6.3.4 Based upon these standards, both HR requirements and financial estimations of the capital and revenue investments required to be made for full implementation of the NCBF were undertaken. On the HR front, it was estimated that no less than 31500 highly qualified and dedicated resource persons would be required at any given time for effectively running a country-wide training effort (Box 6G).

142 The efforts of Karnataka in satellite assisted training of Panchayat representatives were the benchmark that guided this aspect of the NCBF’s approach.

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Box 6g: estimating the number of resource persons required143.

S. No.

Category of resource person

Number required

Basis for calculation of numbers required

Broad work chart, including Course concerned

Responsibility of undertaking training

Central level

1

Satellite training anchors and presenters

96 (100) At least 4 per State

To anchor State satellite transmissions for Parts I& II of the programme

Ministry of Panchayati Raj to provide basic orientation, through a programme operated at a designated SIRD that is already using the system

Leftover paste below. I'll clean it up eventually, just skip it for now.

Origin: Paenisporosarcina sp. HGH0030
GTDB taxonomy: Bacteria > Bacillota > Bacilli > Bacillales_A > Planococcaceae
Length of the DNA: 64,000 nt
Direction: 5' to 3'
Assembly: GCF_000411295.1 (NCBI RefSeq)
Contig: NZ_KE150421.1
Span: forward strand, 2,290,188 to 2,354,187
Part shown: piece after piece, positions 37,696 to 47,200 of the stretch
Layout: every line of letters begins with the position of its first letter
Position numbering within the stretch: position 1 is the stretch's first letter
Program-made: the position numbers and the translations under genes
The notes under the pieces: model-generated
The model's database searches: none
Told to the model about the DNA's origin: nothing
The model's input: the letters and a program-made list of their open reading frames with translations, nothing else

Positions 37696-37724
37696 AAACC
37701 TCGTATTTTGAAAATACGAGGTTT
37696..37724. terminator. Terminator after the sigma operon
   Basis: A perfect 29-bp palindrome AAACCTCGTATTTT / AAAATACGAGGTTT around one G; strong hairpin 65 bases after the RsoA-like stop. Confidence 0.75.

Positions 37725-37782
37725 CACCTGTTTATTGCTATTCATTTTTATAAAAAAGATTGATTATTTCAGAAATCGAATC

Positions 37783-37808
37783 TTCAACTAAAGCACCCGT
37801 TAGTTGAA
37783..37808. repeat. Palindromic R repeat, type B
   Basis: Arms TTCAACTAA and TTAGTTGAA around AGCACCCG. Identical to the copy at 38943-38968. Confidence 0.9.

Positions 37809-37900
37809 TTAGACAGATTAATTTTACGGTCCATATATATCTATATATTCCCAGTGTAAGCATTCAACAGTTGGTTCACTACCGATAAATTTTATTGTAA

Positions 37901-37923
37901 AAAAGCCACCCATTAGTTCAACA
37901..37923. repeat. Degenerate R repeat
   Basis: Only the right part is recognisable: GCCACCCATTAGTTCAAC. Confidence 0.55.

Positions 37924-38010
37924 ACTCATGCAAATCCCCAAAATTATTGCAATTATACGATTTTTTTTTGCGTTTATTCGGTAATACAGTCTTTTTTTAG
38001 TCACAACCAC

2National Resource Persons

150 Given in Table below

To undertake TOTs for State level master trainers, for courses in Parts I & II of the Framework

State to select persons, MoPR to provide basic orientation course through a programme operated at a designated SIRD

Total 250

State level

1

State level Master Resource Persons

1850 Given in Table below

To undertake TOTs for District level master trainers in Parts I & II of the Framework

State to select and train in programme at SIRDs

143 Extracted from the National Capability Building Framework, Ministry of Panchayati Raj, 2006.

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2District level Resource Persons

27500 Given in Table below

State Master Resource persons to undertake training at district level

3

State level Master Resource Persons for IT

100 At least 4 per State

To undertake TOTs for District level resource persons